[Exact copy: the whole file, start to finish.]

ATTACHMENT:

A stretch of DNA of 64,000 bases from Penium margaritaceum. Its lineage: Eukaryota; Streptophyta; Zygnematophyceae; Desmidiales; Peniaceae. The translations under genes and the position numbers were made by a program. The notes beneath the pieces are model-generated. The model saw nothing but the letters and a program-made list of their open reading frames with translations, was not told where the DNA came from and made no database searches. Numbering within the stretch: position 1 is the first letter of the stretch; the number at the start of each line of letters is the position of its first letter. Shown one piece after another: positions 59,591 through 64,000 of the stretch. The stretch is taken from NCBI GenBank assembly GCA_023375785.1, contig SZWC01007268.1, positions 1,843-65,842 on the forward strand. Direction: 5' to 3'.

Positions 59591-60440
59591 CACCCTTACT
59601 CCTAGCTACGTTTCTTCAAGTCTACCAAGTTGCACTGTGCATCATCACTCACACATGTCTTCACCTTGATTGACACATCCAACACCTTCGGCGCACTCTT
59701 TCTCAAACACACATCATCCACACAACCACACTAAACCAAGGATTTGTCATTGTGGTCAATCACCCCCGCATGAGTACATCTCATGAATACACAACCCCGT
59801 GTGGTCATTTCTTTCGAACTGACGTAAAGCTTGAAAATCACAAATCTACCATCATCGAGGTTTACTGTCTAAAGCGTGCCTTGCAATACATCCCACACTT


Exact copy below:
A stretch of DNA of 64,000 bases from Penium margaritaceum. Its lineage: Eukaryota; Streptophyta; Zygnematophyceae; Desmidiales; Peniaceae. The translations under genes and the position numbers were made by a program. The notes beneath the pieces are model-generated. The model saw nothing but the letters and a program-made list of their open reading frames with translations, was not told where the DNA came from and made no database searches. Numbering within the stretch: position 1 is the first letter of the stretch; the number at the start of each line of letters is the position of its first letter. Shown one piece after another: positions 59,591 through 64,000 of the stretch. The stretch is taken from NCBI GenBank assembly GCA_023375785.1, contig SZWC01007268.1, positions 1,843-65,842 on the forward strand. Direction: 5' to 3'.

Positions 59591-60440
59591 CACCCTTACT
59601 CCTAGCTACGTTTCTTCAAGTCTACCAAGTTGCACTGTGCATCATCACTCACACATGTCTTCACCTTGATTGACACATCCAACACCTTCGGCGCACTCTT
59701 TCTCAAACACACATCATCCACACAACCACACTAAACCAAGGATTTGTCATTGTGGTCAATCACCCCCGCATGAGTACATCTCATGAATACACAACCCCGT
59801 GTGGTCATTTCTTTCGAACTGACGTAAAGCTTGAAAATCACAAATCTACCATCATCGAGGTTTACTGTCTAAAGCGTGCCTTGCAATACATCCCACACTT